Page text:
Pay—$4.7 million was reallocated to higher teacher pay in 2018–19; $14.7 million has been reallocated since Opportunity Culture began in 2013. The highest pay supplement was $23,000 (for MCLs). The average MCL supplement was $11,833, or 21 percent of the average teacher salary. (Calculated using state average salary in states implementing Opportunity Culture, weighted by the number of MCLs per state.) Opportunity Culture supplements for all teachers ranged from $1,000 to $23,000.

Student Results—A study from the American Institutes of Research and the Brookings Institution showed that students in classrooms of team teachers led by MCLs showed sizeable academic gains. The team teachers in the study were, on average, at the 50th percentile in the student learning gains they produced before joining a team led by an MCL. After joining the teams, they produced learning gains equivalent to those of teachers in the top quartile in math and nearly that in reading.

In early 2018, researchers at the Brookings Institution and American Institutes for Research released a study showing the effect Opportunity Culture multi-classroom leaders can have: Teachers who were on average at the 50th percentile in student learning gains, and who then joined teams led by multi-classroom leaders, produced learning gains equivalent to those of teachers from the 75th to 85th percentile in math and from the 66th to 72nd percentile in reading in six of seven statistical models. Nearly three-fourths of the schools in the AIR-Brookings study were Title I.

And in the 2017–18 school year, Opportunity Culture schools in North Carolina—the largest implementation state so far, with about 80 schools—outpaced the state results in student growth. While only 27 percent of non-Opportunity Culture schools in North Carolina exceeded student learning growth targets, nearly double that—53 percent—of Opportunity Culture schools exceeded growth.

Public Impact analyzes the dashboard results to continually improve Opportunity Culture materials and its work with schools and districts. Public Impact is eager to use these advanced teaching roles to meet or surpass its goal of:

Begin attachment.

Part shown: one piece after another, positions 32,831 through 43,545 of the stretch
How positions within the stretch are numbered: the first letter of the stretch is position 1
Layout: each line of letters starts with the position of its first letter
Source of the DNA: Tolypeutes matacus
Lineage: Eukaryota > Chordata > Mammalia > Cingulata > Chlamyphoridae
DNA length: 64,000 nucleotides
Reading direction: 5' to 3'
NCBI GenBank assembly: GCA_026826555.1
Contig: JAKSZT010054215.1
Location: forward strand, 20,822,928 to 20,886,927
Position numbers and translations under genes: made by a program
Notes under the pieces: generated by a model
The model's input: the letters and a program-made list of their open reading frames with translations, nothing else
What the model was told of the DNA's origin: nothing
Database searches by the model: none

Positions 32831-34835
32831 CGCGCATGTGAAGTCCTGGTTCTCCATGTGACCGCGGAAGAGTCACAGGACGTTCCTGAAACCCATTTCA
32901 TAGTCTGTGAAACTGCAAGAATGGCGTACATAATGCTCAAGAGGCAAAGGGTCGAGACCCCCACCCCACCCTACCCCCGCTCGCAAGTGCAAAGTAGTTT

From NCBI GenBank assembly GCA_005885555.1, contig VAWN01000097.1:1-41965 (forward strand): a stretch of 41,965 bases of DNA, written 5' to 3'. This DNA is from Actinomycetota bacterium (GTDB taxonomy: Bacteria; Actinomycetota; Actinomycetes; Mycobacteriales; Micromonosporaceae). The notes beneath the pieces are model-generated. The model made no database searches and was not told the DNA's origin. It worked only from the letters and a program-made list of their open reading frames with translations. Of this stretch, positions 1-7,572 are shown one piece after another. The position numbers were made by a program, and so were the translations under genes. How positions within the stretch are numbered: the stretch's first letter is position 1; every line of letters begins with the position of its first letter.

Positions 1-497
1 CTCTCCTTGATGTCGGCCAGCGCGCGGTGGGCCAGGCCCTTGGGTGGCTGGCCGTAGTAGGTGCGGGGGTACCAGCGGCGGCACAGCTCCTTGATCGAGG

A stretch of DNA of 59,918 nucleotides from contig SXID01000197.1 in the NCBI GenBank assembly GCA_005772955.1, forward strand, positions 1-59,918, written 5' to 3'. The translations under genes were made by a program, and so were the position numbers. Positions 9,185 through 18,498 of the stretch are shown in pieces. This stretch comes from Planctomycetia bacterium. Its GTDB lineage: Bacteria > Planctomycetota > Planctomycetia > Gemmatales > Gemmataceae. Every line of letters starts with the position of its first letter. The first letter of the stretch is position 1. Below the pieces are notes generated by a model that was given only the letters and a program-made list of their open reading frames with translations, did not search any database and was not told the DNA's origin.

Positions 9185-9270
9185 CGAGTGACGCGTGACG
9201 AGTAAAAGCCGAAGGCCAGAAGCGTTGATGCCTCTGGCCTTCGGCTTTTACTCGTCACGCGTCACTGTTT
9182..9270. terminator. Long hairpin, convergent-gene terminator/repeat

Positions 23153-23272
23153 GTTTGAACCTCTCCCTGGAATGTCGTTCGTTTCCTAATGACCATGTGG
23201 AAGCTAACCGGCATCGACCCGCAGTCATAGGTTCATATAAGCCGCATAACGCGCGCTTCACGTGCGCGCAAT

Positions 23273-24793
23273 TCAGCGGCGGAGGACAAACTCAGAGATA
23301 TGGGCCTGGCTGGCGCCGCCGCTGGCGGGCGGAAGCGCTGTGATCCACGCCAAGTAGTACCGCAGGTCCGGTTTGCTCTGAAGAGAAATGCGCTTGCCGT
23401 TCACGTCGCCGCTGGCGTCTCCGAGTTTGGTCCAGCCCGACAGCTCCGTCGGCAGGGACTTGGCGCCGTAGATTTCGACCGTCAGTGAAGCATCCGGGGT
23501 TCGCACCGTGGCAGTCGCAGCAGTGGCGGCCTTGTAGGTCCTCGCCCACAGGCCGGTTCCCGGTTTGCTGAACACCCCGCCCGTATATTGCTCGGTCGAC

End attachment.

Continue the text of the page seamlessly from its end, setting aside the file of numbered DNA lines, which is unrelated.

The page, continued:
• Reaching at least 75 percent of students…
  • With at least 75th-percentile student learning growth*…
  • While at least 75 percent of educators are satisfied or highly satisfied.

“As Opportunity Culture continues to grow, we at Public Impact learn so much from the educators across the country who continue to implement these roles, achieving more for their students and creating welcoming, supportive workplaces for teachers,” said Lucy Steiner, senior vice president for educator excellence and implementation services. “We so appreciate all their feedback and data that help us continually improve Opportunity Culture.”

*On average, compared to 2010 standard growth levels

About Public Impact

Public Impact’s mission is to improve education dramatically for all students, especially low-income students, students of color, and other students whose needs historically have not been well met. We are a team of professionals from many backgrounds, including former teachers. We are researchers, thought leaders, tool-builders, and on-the-ground consultants who work with leading education reformers.

Learn more about an Opportunity Culture on the website, which provides tools—all free—to build an Opportunity Culture, videos of teachers and principals, and related resources. Funding for development of resources to help schools design and implement Opportunity Culture models and support teachers taking on new roles has been provided by national foundations.

Hear directly from educators who have worked in Opportunity Culture schools in columns published on national and state news sites.

For more information, please visit To arrange an interview with Public Impact, contact Sharon Kebschull Barrett at; 919.590.4154.


EdNC staff reporting relies on staff, interns, and columnists.